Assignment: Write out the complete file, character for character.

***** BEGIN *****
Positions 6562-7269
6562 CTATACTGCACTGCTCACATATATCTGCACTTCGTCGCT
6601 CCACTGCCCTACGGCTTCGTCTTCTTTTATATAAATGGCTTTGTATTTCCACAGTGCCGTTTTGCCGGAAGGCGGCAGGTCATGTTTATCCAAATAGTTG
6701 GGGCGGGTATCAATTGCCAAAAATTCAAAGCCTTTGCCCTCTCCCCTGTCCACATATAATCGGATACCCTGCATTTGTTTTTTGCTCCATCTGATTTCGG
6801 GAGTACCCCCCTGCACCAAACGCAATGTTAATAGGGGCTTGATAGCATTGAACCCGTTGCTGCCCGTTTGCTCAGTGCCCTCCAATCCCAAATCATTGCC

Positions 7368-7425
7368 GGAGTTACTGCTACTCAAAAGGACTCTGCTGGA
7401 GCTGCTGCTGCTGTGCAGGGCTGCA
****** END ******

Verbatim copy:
Positions 6562-7269
6562 CTATACTGCACTGCTCACATATATCTGCACTTCGTCGCT
6601 CCACTGCCCTACGGCTTCGTCTTCTTTTATATAAATGGCTTTGTATTTCCACAGTGCCGTTTTGCCGGAAGGCGGCAGGTCATGTTTATCCAAATAGTTG
6701 GGGCGGGTATCAATTGCCAAAAATTCAAAGCCTTTGCCCTCTCCCCTGTCCACATATAATCGGATACCCTGCATTTGTTTTTTGCTCCATCTGATTTCGG
6801 GAGTACCCCCCTGCACCAAACGCAATGTTAATAGGGGCTTGATAGCATTGAACCCGTTGCTGCCCGTTTGCTCAGTGCCCTCCAATCCCAAATCATTGCC

Positions 7368-7425
7368 GGAGTTACTGCTACTCAAAAGGACTCTGCTGGA
7401 GCTGCTGCTGCTGTGCAGGGCTGCA